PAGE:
Much of the Liberal platform in 2015 was driven by a George Costanza-type desire to “do the opposite” — in this case, the contrary of whatever position Stephen Harper’s Conservative government took.
On environmental regulation, the Trudeau Liberals were itching to repeal the 2012 Canadian Environmental Assessment Act, which resulted in far fewer project reviews than had taken place under the previous regime (although many more were killed later in the process by the courts).
The Liberal Impact Assessment Act — billed by former Alberta premier Jason Kenney as the “no-more pipelines act” — was the result.
Bill C-69 broadened the scope of the assessment process and enhanced consultations with Indigenous groups. Expanded factors taken into consideration include traditional Indigenous knowledge, the attainment of climate goals and gender-based analysis to ensure that, in the words of then environment minister Catherine McKenna, “potential impacts on women, men or gender-diverse people” were minimized.
McKenna told the House of Commons that “better rules” would protect the environment while improving investor confidence and … making the Canadian energy and resource sector more competitive”.
It hasn’t worked out that way. The government’s own energy fact book says that capital expenditure in the energy sector dropped 44 per cent between 2014 and 2021. Jack Mintz, the president’s fellow of the School of Public Policy at the University of Calgary, said the bill contributed to “the slow bleeding of Canada” and then Imperial Oil chief executive Rich Kruger (who is now CEO at Suncor) said the new regulatory regime was riddled with risk and uncertainty. “It’s our assessment that the bill is likely to increase costs and timelines,” Kruger said at the time.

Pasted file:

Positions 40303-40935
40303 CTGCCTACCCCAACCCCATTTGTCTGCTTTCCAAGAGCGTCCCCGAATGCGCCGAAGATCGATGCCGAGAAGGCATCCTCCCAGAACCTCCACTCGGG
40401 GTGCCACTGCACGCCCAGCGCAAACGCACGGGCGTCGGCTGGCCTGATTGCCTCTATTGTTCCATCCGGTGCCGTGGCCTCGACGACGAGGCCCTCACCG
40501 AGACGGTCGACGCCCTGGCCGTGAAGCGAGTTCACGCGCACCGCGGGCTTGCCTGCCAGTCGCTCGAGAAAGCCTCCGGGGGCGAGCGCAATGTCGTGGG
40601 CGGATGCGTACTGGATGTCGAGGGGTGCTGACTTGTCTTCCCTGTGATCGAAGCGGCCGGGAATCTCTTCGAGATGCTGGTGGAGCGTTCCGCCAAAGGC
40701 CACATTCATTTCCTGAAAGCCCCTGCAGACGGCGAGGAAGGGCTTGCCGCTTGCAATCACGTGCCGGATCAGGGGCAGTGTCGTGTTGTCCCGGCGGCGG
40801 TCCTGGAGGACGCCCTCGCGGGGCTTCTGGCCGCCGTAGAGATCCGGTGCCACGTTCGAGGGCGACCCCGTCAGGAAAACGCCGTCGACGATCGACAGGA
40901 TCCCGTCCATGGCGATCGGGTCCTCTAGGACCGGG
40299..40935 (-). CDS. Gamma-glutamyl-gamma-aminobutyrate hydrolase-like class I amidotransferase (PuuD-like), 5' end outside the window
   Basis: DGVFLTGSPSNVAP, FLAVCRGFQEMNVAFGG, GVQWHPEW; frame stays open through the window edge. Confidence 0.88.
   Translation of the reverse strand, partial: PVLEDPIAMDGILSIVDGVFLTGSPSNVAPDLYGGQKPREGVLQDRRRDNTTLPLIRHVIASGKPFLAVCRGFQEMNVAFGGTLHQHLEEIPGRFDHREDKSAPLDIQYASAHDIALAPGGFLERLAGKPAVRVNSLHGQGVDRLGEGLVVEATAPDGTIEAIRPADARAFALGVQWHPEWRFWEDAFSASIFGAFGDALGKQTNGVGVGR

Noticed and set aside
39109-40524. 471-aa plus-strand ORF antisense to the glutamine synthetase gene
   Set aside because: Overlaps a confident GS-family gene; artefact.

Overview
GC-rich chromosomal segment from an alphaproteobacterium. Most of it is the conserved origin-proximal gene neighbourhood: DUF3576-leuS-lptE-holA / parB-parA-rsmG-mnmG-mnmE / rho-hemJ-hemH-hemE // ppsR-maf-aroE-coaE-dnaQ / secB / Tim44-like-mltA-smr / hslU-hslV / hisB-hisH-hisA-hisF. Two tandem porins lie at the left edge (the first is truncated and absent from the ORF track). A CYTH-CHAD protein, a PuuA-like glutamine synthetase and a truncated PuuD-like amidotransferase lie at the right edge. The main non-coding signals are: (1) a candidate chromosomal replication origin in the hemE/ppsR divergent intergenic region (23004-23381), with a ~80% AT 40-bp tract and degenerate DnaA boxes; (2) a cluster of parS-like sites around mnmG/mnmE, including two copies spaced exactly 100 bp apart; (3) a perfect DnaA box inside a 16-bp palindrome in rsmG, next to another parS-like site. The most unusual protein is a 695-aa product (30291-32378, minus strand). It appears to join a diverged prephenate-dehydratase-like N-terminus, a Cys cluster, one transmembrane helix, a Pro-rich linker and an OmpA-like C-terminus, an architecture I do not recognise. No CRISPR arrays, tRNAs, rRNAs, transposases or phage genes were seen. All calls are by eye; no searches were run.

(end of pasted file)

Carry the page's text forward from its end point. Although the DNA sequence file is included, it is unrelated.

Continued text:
Others, like former Saskatchewan premier Brad Wall, warned that the cumulative effect of a federal carbon tax and the new regulations would heat up a Canadian unity issue that was already bubbling because of concerns about lack of pipelines.
The uncertainty over approvals certainly chilled investment and many people in Alberta believed that it was designed to sink the oil industry. The Liberals pointed out they had invested $4.5 billion to buy the Trans-Mountain pipeline but the suspicion remained that the activists in the Trudeau government believed it would be easier to meet greenhouse gas emission-reduction targets if there was less activity in the oilpatch.
Westerners have increasingly felt themselves under a sustained assault from Ottawa, resulting in a surge in separatist rhetoric that had been dormant for 40 years — ironically since the days of Pierre Trudeau’s National Energy Program.
The decision by the Supreme Court of Canada to declare parts of the Impact Assessment Act unconstitutional will go a long way toward allaying that sentiment.
Alberta’s Court of Appeal ruled in May last year that the Constitution Act of 1867 granted provinces exclusive jurisdiction over “the exploration, development, management and conservation” of their natural resources, and, as a result, the IAA was “ultra vires” — beyond the powers of Parliament.
The SCC has agreed with that ruling in a lengthy 5–2 majority decision written by Chief Justice Richard Wagner.
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Wagner wrote that in his view Parliament has overstepped its constitutional competence when it comes to the IAA’s “designated projects” scheme — namely those projects that are not federally funded or being developed on federal land.
He wrote that he does not accept that Ottawa’s “defined effects within federal jurisdiction align with federal legislative jurisdiction.
He added that the “constitutional frailties” of the scheme are exacerbated by its “overbroad” range of impacts.
The IAA uses a “wide lens” that takes into account “all effects,” he said, not just those that impact the environment. “The risk is that projects with little or no potential for adverse federal effects will nonetheless be required to undergo an impact assessment,” he wrote.
The upshot is another headache for Justin Trudeau. His justice minister, Arif Virani, and environment minister, Steven Guilbeault, were out quickly after the decision with a statement that said they were “heartened” that the court had affirmed the federal government’s role in regulating projects. “We will take this back and work quickly to improve the legislation through Parliament,” they said.
But it took years to bring Bill C-69 into being and then shepherd it through Parliament. The court’s decision was lengthy but hardly prescriptive — it is far from clear what could be done in practice to narrow its lens to make it constitutionally compliant.
It is yet another object lesson that simply doing the opposite of your detested political opponent rarely results in good public policy.